Spill Notification Point
Department of Maritime Transport (DMT)
PO Box 6
Tel: +291 1 552 931/992/657
+291 1 552 122 (24hrs)
Fax: +291 1 552 157
Radio Frequency: HF 10383 HF 6068 (Call sign: Massawa Port)
Competent National Authority
Department of Maritime Transport (DMT)
Ministry of Transport and Communications
PO Box 679
Tel: +291 1 121 358/359/317
Fax: +291 1 121 316
Under the 1995 draft National Oil and Noxious Substances Spill Contingency Plan (NCP), the Department of Maritime Transport (DMT), formerly the Eritrean Ports Authority, part of the Ministry of Transport is the agency responsible for responding to marine oil pollution. It has the power to both fine and detain polluting vessels within the 12 nautical mile territorial limit.
The draft NCP has yet to be fully implemented and little development of the necessary organisational framework and infrastructure has been carried out. Response arrangements therefore currently exist only on paper. There is no statutory requirement for oil handling facilities or ports to maintain their own contingency plans. However, it is envisaged that oil companies will be required to do so together with resources for responding to spills from their facilities.
Within the draft NCP, the Director General of the DMT is designated as the On-Scene Co-ordinator (OSC) responsible for overseeing all operational aspects of spill response and for ensuring an effective response capability is maintained. The NCP also calls for the establishment of a Crisis Management Team (CMT) during a spill, to act as a source of advice and assistance to the OSC. The CMT is to be composed of Ministers or their appointees, oil industry representatives, members of the community and the military. International experts may also be called to sit on the CMT.
The Ministry of Transport, through the DMT has also established a Marine Pollution Advisory Board (MPAB), under its direct authority, headed by the OSC with representatives from various government departments, the emergency services, oil companies and the military. Its primary role is to: ensure implementation of the NCP; establish a national response centre; procure the necessary response resources and equipment; implement training and exercises; the identification of suitable disposal sites and to develop national and international spill response strategies.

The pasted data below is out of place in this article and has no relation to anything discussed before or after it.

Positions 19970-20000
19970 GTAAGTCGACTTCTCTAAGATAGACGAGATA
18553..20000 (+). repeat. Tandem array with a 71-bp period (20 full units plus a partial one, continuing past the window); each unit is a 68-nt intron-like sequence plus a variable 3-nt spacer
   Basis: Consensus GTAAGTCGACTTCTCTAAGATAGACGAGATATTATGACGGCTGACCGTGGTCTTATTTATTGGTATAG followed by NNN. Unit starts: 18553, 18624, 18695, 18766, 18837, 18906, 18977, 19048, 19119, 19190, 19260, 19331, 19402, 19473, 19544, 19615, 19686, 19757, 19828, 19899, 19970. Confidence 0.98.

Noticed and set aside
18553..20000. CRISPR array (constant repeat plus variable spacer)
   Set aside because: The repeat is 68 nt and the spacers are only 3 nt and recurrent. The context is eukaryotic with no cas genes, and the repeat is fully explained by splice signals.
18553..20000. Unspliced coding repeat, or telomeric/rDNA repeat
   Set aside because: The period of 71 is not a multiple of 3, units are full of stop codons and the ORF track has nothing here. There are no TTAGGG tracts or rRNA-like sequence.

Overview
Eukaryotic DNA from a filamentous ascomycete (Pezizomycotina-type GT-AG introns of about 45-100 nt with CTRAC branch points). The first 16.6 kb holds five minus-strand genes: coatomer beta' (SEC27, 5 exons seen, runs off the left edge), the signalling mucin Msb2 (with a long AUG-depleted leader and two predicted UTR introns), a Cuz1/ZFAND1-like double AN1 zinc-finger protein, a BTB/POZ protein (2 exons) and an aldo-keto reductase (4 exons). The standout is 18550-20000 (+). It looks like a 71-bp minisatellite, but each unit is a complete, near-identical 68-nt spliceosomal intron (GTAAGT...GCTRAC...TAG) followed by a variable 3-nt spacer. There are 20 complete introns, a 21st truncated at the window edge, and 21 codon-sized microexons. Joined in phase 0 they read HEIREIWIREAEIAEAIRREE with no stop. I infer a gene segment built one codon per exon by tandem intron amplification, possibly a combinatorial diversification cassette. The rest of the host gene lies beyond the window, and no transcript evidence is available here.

Monitoring of fish stocks and the effects of the oil on other species of flora and fauna would be carried out by the Department of Marine Resources (DMR). While the Department and other organisations within Eritrea would provide a valuable source of knowledge regarding the local conditions and resources, it is envisaged that some advice and assistance would be sought from organisations located outside the country.
Sensitivity mapping has to date been undertaken for some sections of the Eritrean coast by the DMR, and the remaining areas of the country's coast are due to be completed at the end of 1997.
Under the draft National Contingency Plan, the use of dispersants is considered as the primary method of response within certain areas and depths. The OSC may instruct the use of dispersants close to shore or in shallow areas, only when their use is believed to mitigate the overall damage to the environment and only then, with the authorisation of the CMT. Several dispersants are approved for use in Eritrean waters. For spills closer to shore the primary method of response will involve the defensive booming of important resources and containment and recovery. Diesel spills and spillages of lighter petroleum products will be responded to using booms and sorbent materials.
In-situ burning may also be employed in the event of a major spill threatening coral reefs and sensitive mangrove areas. However such measures will only be employed when all other response methods are deemed to be ineffective and with the proviso that there is no risk to human health.
Disposal options for recovered oil are limited. Under the NCP it is envisaged that, where possible, recovered oil will be reprocessed. Significantly weathered or contaminated oil will be stored on-site in disposal pits and incinerated at a location decided upon in consultation with the CMT.
Government & Private
Neither the oil industry nor the designated government authorities possess significant stocks of equipment. Ratification of the NCP may ensure the creation of a national response capability and with the ports and oil industry facilities required to maintain both stocks of response equipment and arrangements with which to mobilise that equipment. There are no private oil spill response contractors in Eritrea.
It is expected that the Eritrean Navy would provide a source of extra manpower and also make available any vessels that were in the area during a spill. Surveillance aircraft may also be available from the air-force.
Previous Spill Experience
Eritrea has not suffered any major oil spills. It does however suffer from occasional small operational spills in port or from tar-balls resulting from the washing of tanks by passing tankers.
Hazardous & Noxious Substances
It is understood that to date no specific response arrangements are in place in case of an HNS spill. Such an incident would be dealt with in a similar manner as an oil spill incident.
Prevention & Safety
|OPRC '90||OPRC HNS|
* not yet in force Eritrea is not a party to any of the above conventions.
Regional & Bilateral Agreements
Eritrea is not a party to any regional or bilateral agreements.
Date of issue: July 1997